Government policy on research funding has a direct impact on the behaviour of academics, whether they are in the UK,5 Australia,20 the US1 or South Africa.11 The question that needs to be asked is this: What sort of behaviour do we wish to encourage in South Africa? Should we be rewarding universities whose academics produce the greatest number of publications, without regard to quality, or should our emphasis be on a system that inspires our academics to aim for a level of scholarship which can withstand the scrutiny of an international audience? I believe it is the latter.

If the current system of publication subsidy is replaced by one based on NRF ratings, then the NRF will have to ensure that individual researchers receive an annual incentive linked to their rating. This would go a long way to allaying any fears researchers may harbour that their ratings (like their publications) benefit the institution but not the individual. It would appear that such a policy has recently been implemented.33 It is evident that the rating system requires a significant administrative commitment by the NRF. For example, a total of 11 356 reviewers were approached during the period 2003 to 2006.21 If the number of rated academics were to double to 3000 because of the subsidy system, the NRF would need to have the resources to manage this growth.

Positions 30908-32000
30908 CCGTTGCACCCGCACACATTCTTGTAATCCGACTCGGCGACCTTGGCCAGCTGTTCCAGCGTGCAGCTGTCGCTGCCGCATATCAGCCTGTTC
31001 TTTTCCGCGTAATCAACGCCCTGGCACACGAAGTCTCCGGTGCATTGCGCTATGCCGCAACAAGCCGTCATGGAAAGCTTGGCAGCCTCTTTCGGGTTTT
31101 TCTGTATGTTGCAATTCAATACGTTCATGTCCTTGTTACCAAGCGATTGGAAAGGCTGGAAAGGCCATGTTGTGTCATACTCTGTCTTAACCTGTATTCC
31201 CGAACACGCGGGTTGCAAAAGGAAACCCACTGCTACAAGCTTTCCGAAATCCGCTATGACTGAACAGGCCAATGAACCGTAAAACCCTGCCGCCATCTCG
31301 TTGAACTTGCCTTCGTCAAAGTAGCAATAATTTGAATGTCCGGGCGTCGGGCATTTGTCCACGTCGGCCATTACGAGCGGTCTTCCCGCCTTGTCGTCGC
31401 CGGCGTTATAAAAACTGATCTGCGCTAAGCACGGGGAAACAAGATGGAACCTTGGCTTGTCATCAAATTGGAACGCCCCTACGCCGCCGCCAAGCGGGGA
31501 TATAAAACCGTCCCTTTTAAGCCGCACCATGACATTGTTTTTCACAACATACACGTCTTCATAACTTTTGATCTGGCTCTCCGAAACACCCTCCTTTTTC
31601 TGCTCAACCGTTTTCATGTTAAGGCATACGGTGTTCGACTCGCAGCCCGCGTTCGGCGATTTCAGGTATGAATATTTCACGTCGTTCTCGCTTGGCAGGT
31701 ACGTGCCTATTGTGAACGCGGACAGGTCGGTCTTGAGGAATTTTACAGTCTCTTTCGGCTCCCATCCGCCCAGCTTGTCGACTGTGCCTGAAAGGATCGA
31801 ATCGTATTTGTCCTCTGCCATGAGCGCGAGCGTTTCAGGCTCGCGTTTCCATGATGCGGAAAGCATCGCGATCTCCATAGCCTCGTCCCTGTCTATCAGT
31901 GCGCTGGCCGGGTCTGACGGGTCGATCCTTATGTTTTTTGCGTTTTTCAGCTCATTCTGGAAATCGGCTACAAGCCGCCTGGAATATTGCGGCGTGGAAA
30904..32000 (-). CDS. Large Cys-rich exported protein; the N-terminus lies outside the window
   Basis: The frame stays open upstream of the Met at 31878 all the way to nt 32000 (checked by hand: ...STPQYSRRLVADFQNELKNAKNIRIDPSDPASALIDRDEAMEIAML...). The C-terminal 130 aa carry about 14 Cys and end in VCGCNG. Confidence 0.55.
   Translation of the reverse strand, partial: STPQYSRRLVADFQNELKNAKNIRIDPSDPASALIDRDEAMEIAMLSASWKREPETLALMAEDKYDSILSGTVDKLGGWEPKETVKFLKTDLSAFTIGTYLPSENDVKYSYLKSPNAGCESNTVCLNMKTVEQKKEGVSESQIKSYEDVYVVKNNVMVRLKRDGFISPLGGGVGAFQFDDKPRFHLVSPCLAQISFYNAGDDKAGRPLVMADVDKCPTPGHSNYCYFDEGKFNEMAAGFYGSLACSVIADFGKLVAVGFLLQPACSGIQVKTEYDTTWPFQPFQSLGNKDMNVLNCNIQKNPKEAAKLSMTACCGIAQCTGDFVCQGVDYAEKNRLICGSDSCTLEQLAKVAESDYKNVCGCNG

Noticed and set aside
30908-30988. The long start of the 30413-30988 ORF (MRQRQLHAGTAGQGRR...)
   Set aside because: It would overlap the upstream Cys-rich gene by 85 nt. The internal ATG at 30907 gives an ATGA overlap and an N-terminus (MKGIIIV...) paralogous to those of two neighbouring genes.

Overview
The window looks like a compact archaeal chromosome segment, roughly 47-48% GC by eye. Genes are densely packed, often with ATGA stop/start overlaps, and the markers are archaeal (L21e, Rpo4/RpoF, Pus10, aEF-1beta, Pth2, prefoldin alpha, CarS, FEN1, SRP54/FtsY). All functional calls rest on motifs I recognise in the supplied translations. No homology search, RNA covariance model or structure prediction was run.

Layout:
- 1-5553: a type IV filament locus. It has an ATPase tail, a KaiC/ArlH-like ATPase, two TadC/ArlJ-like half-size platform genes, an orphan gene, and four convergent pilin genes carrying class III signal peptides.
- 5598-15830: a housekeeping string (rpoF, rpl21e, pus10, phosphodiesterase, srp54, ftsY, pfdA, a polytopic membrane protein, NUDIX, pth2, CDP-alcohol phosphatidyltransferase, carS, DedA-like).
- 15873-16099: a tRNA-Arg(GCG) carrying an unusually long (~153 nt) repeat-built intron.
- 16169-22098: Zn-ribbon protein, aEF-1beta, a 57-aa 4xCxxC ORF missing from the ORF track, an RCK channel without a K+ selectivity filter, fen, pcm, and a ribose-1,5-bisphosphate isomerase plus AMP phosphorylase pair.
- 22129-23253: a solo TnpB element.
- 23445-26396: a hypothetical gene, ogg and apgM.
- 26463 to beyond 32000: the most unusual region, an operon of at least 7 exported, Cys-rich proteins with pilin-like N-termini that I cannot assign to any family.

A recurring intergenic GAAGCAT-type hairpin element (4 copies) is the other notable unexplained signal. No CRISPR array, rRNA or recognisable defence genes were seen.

Another challenge for the NRF in sustaining the rating system will be to address the substantial social costs of the peer-review system, particularly from the perspective of the individual researcher. As highlighted by Pouris,34 over 200 researchers let their ratings lapse between 2000 and 2004. There should, therefore, be an incentive for academics to aspire to an NRF rating.